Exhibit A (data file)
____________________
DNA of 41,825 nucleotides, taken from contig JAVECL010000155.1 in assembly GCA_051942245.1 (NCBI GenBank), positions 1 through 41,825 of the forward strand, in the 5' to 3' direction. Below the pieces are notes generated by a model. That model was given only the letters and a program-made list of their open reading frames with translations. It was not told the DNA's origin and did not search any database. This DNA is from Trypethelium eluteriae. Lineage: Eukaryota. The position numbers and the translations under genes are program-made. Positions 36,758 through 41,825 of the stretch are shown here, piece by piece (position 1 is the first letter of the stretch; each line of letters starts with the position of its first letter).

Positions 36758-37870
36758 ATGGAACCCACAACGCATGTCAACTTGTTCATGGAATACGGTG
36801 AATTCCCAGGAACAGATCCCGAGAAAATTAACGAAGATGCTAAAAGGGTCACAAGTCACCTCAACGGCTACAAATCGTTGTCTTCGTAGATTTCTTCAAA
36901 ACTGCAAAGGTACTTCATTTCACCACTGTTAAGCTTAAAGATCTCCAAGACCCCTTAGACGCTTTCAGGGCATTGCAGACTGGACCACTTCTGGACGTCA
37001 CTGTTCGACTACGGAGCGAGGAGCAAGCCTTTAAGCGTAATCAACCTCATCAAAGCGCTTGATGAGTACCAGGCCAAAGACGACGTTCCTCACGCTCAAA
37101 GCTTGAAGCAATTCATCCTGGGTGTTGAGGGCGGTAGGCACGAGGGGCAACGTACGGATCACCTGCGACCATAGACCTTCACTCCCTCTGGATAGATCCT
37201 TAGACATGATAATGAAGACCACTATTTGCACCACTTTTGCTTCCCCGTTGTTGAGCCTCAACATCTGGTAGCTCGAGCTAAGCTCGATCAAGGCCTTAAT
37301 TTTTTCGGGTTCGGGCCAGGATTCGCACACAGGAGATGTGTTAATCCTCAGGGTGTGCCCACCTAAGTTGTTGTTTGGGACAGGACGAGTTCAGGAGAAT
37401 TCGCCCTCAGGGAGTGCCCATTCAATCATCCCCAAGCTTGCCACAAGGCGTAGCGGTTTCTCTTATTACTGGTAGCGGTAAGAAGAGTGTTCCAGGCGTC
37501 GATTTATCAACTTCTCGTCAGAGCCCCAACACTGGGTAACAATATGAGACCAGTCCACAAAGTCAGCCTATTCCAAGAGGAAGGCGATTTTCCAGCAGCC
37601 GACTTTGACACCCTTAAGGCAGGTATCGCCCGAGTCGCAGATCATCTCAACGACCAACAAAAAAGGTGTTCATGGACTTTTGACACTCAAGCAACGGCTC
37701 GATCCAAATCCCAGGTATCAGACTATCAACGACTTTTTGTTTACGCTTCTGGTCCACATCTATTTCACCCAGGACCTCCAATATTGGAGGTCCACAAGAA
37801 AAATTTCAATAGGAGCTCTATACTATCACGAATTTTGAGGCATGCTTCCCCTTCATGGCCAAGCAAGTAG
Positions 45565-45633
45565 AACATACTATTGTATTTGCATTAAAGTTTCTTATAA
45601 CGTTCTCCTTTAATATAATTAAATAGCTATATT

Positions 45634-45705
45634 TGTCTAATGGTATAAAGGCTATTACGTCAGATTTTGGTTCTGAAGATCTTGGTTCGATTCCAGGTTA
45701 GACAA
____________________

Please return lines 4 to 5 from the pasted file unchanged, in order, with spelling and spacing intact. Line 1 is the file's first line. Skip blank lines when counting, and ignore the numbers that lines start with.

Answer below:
36801 AATTCCCAGGAACAGATCCCGAGAAAATTAACGAAGATGCTAAAAGGGTCACAAGTCACCTCAACGGCTACAAATCGTTGTCTTCGTAGATTTCTTCAAA
36901 ACTGCAAAGGTACTTCATTTCACCACTGTTAAGCTTAAAGATCTCCAAGACCCCTTAGACGCTTTCAGGGCATTGCAGACTGGACCACTTCTGGACGTCA